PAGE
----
THE HOUSE OF REPRESENTATIVES has finally approved a resolution to legislate remotely. While the federal government might set an example for some of its state and local counterparts, others of them actually set the example for Congress.

Most state legislatures are part-time even when there’s not a pandemic to throw mass meetings into disarray. But doing business is more important than ever during a crisis. Especially with a White House generously described as hands-off, coronavirus response planning is largely a local enterprise; legislatures from coast to coast should want to be involved.

How they can do so varies from state to state. Several legislatures had already adjourned for the year by mid-March; four were never scheduled to meet in 2020 at all. Others were supposed to be meeting and suddenly couldn’t, so they searched for solutions — from socially distanced sessions dedicated to disease-related measures, such as Virginia’s gathering split between the capitol lawn and the state’s massive science museum, to proxy voting, to full-on remote operations.

How easily the most effective changes have come, or whether they have come at all, has depended largely on a simple factor: preparedness. Legislatures in at least 16 states and territories have altered their procedures to fit the moment, enabling remote participation in some cases and remote voting, too, in others — but two didn’t even have to do that. Oregon and Wisconsin already had constitutional provisions providing for the continuity of civil government amid catastrophe. Utah and Pennsylvania were also notably nimble in pushing through rules changes and standing up the right technology; both have earned accolades over the years for staying ahead in the innovation game. Several legislatures have struggled more with working from home but have managed to get the job done nonetheless.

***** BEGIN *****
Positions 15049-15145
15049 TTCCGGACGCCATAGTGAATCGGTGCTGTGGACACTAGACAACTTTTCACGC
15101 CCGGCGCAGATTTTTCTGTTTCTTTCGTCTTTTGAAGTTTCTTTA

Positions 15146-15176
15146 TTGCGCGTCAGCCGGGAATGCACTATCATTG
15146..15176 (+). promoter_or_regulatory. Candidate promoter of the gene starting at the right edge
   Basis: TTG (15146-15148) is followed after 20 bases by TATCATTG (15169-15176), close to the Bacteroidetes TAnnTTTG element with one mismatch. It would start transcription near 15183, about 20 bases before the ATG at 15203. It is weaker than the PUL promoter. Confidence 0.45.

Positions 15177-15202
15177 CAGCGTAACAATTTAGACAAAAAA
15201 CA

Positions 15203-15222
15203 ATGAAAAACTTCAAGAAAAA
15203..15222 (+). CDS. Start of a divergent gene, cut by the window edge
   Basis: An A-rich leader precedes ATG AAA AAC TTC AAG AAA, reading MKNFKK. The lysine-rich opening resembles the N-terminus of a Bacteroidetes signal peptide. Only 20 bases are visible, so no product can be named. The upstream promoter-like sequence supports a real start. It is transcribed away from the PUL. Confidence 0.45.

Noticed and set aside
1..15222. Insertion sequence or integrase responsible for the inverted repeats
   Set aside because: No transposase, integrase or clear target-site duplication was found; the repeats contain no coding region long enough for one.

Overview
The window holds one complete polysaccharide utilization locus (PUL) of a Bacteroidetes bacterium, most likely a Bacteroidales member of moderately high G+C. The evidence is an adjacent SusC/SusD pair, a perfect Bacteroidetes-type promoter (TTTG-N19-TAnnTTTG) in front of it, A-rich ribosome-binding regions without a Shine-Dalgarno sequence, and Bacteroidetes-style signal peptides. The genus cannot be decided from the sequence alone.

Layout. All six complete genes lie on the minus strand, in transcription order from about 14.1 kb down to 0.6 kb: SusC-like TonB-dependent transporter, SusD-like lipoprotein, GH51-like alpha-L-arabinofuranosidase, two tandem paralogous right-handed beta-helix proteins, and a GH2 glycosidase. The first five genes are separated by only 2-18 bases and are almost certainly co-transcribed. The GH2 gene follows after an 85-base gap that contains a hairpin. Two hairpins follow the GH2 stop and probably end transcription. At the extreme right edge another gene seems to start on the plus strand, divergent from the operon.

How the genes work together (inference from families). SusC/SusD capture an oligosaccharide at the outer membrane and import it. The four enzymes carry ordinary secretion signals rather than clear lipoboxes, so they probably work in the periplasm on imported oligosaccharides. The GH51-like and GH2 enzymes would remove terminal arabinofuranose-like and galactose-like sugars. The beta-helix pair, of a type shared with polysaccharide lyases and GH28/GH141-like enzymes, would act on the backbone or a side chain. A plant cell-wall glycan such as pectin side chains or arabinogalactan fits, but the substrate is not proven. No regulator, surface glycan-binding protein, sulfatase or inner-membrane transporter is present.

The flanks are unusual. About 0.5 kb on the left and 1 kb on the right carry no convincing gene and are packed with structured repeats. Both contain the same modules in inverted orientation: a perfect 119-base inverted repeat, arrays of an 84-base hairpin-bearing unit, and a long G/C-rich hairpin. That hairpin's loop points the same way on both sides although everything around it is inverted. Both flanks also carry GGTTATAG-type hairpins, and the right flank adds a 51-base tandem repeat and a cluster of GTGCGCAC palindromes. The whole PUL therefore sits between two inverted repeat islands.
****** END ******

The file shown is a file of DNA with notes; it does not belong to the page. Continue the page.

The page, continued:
Then there are the legislatures that have retreated into recess. As many as 25 bodies suspended their sessions initially, and at least 14 remain postponed. Some might lack confidence in their ability to put the proper systems into place, while many are stymied by their own constitutions, which explicitly require in-person meeting with no exceptions.

Louisiana’s Senate president made a full recovery from the novel coronavirus only late last month; an infected employee in Minnesota’s led to a widespread quarantine. State and local governments can’t afford to shut down any more than Congress can, and though convening in person might be safer in some jurisdictions than in others, risks remain throughout the nation. Those legislatures still squabbling over whether to find a digital solution should watch their peers and learn. All states should also remember that today’s emergency is unlikely to be the country’s last — and that the best thing to have in an emergency is a plan.

Read more: